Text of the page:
Dedicated on October 12, 1898, this bronze statue commemorates Michigan’s Civil War Governor, who served the state from 1861 to 1864.
Source: A Walking Tour of Capitol Square. Provided by: Capitol Tour Guide Services
Gov. Austin Blair is known as Michigan’s “Civil War governor.” But history reveals, he was much more than that.
He was the 13th governor of Michigan from 1861 to 1864, during the height of the Civil War. Like President Abraham Lincoln, he was a member of the Republican Party.
Blair was a staunch supporter of the Union, personally raising about $100,000 to equip the 1st Michigan Volunteer Infantry Regiment. But historians note, he will be remembered most for being a champion of human rights.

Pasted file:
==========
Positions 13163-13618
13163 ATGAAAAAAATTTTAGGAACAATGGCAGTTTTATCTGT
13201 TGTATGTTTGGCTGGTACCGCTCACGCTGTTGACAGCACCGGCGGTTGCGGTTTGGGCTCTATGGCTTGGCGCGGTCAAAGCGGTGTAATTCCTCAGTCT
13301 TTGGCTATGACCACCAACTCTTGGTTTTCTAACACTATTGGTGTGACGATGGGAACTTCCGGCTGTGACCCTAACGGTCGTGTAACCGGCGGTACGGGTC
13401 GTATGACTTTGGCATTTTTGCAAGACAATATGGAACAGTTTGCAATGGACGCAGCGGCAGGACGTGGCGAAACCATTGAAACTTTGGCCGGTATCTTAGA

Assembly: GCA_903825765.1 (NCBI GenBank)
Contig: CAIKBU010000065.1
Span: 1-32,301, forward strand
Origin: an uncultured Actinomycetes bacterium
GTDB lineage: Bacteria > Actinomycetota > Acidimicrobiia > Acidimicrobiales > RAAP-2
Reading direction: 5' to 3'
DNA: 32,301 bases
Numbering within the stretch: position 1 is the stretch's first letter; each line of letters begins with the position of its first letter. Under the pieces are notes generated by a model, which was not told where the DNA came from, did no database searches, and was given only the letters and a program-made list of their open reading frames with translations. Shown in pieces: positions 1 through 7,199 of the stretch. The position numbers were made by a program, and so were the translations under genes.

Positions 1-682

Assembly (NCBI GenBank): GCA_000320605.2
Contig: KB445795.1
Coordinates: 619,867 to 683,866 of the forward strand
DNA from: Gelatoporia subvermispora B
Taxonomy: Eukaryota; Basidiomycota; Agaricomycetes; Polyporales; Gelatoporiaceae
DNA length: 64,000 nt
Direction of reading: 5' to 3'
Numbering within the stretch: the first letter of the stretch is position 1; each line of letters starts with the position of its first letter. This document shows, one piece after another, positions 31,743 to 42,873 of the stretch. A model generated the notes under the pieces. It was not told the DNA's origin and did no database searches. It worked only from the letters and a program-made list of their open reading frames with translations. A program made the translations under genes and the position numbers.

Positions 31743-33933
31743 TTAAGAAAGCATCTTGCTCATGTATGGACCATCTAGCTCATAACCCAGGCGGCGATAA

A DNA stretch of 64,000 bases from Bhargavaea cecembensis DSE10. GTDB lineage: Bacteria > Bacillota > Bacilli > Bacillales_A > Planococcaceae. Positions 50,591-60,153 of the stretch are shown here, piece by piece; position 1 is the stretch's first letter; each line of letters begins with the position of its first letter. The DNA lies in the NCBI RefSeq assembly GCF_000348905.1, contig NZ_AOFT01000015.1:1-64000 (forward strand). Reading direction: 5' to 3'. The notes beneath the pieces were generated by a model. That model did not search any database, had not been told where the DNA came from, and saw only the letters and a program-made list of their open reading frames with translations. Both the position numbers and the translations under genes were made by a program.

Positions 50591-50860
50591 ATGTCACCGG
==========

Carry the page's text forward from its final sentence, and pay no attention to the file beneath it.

As a state representative, Blair was a key supporter in passing legislation in 1847 to outlaw capital punishment, making Michigan the first in the nation to do so.
Blair will also be remembered for being a staunch abolitionist, and fought the expansion of slavery in the U.S. He later led efforts to give women and black citizens the right to vote.
Blair died in 1894. The next year, in 1895, the Michigan Legislature directed a statue honoring Blair be placed on the east side of the Capitol building.
Source : Matt Barbour, “Remembering Michigan’s ‘Civil War governor’ who led a push for human rights”, ABC 12 News (Flint), June 22, 2020.